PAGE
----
Why I’m Still a Butch Lesbian

Outward
Expanding the LGBTQ Conversation
July 25 2014 9:05 AM

Why I’m Still a Butch Lesbian

490958795-actress-lea-delaria-attends-the-orange-is-the-new-black
America's most famous butch lesbian: Orange Is the New Black's Lea DeLaria.

Photo by Theo Wargo/Getty Images

I first began wearing men's clothing a few years ago, because I thought that looking like a lesbian might help me get girls. Once I'd started, I realized almost immediately that I was feeling far more comfortable and confident and that I liked the way I looked in the mirror for the first time in my life. Other people who knew me said I looked more natural, more like my clothing fit my personality. It felt a bit like I'd been wearing an uncomfortable, ill-fitting costume all my life.

As I adjusted to this new information, it was hard not to notice that many of the people who shared my preference for the men's section and my subtly masculine mannerisms had gone a step further and stopped identifying as women entirely. At times, it almost seemed as if, by not throwing my lot in with these pronoun creators and binary-rejecters, I might be just a little bit behind the times—a little square, uncool, perhaps even cis-sexist. Facebook has more than 50 possible gender identifiers. So why have I, a female-bodied person who wears men's clothing, decided to stick with the increasingly old-fashioned “butch lesbian woman”?

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In part, it's because the language of gender identity has always been a bit bewildering to me—I've felt hungry, happy, gassy, and anxious, but never male or female. Even so, it has been tempting to interpret my experience in ways that separated it from that of other women. This is especially true because cis-gendered women have a distinct tendency to define themselves in ways that don't include me. I hear women throw out things like, “As women, we all know how important it is to feel pretty,” or “We, as women, are naturally more tender and nurturing,” statements that never seem to include women like me. Not only do I dislike feeling pretty and prefer arguing to nurturing, I don't even particularly like eating chocolate. Popular culture, and women themselves, often imply that I lack many of the most essential qualities of womanhood.

So in the past I've been quite tempted by the idea that perhaps I'm not a woman after all. I mean, I'm masculine in all sorts of ways—I am ambitious, logical, aggressive, strong, and highly competitive. And I'm certainly not silly, frivolous, dainty, weak, or overly emotional ... Oh dear. That's where I run into a major problem, isn't it? When I start listing traits of mine that I'd call masculine, they're always positive. They're points of pride. Whereas when I list traits I lack that I'd call feminine, they're negatives. It seems I can't consider my own masculinity or lack of femininity without relying on some of the worst and most pernicious sex-based stereotypes. This suggests to me that the enterprise itself is suspect.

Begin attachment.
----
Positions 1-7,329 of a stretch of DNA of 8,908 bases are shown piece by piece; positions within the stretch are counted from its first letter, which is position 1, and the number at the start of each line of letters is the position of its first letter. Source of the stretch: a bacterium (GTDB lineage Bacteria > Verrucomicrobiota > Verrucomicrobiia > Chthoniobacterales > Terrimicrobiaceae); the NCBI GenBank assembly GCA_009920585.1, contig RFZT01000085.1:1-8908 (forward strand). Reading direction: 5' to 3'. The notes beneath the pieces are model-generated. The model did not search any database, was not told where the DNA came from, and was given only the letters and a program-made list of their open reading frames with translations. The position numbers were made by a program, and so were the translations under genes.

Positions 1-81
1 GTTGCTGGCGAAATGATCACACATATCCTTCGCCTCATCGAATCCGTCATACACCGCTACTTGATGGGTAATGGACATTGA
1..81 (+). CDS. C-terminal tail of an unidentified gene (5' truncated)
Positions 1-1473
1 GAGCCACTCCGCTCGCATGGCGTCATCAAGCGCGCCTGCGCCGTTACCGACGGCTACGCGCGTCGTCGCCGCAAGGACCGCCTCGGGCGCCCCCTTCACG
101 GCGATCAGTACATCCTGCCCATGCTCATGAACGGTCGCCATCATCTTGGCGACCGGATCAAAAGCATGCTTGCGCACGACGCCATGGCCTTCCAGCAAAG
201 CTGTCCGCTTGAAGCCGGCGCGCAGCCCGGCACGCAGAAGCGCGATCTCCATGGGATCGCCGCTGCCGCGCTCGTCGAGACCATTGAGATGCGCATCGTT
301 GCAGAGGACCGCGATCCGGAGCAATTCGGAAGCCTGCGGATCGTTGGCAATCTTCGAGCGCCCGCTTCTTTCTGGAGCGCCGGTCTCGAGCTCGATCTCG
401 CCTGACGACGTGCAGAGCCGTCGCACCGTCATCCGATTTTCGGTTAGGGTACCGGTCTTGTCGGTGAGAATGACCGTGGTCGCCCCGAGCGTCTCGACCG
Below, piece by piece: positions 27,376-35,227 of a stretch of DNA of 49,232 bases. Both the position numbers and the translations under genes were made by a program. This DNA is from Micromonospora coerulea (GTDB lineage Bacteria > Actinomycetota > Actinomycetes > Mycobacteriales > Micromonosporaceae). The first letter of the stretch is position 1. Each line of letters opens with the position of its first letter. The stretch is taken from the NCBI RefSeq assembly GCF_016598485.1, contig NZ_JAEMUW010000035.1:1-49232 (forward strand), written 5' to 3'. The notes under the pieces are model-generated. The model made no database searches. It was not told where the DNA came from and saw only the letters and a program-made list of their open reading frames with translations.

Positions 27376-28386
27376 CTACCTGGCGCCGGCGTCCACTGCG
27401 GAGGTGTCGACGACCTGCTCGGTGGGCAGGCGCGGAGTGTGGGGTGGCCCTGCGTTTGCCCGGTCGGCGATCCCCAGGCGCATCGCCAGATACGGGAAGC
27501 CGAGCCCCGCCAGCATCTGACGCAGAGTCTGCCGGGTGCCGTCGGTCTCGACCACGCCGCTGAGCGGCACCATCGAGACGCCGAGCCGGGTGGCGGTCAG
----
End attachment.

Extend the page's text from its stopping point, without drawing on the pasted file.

In our culture, the impulse to distance oneself from negatives associated with women and femininity is endemic. When we insult men, we do it by comparing them to women. When we compare women to men, we're generally praising them. In fact, I've probably known more straight, cis-gendered women who've bragged about how they're “one of the guys” than I've known lesbians. Ironically, one of the things I share with many women is my eagerness to point out all the ways in which I'm not like other women.

As girls grow up, they are bombarded by rules and restrictions governing the ways that they can be. I know I was—otherwise I wouldn't have been a fully grown adult before I started wearing clothes that I found comfortable. These gendered rules confine girls' choices and constrain their self-expression. Perhaps one day the gender binary will be dismantled totally, and we'll all stop limiting our children by bringing them up as either males or females. But, in the meantime, gender continues to be one of the first things children learn to recognize about themselves and others, and for that reason I think it's important to keep the boundaries of what can and can't potentially be male or female propped open as wide as possible. It's wonderful that people who feel uncomfortable with the gender they were assigned at birth are gaining strength and visibility. But, it's just as important that young people, girls and boys and genderqueers alike, can have as many examples as possible of men and women who don't conform to gender stereotypes. I like to think I'm doing my part for that by living as an aggressive, competitive, logical, and strong butch woman.

Vanessa Vitiello Urquhart is a freelance writer who draws the web comic Tiny Butch Adventures.

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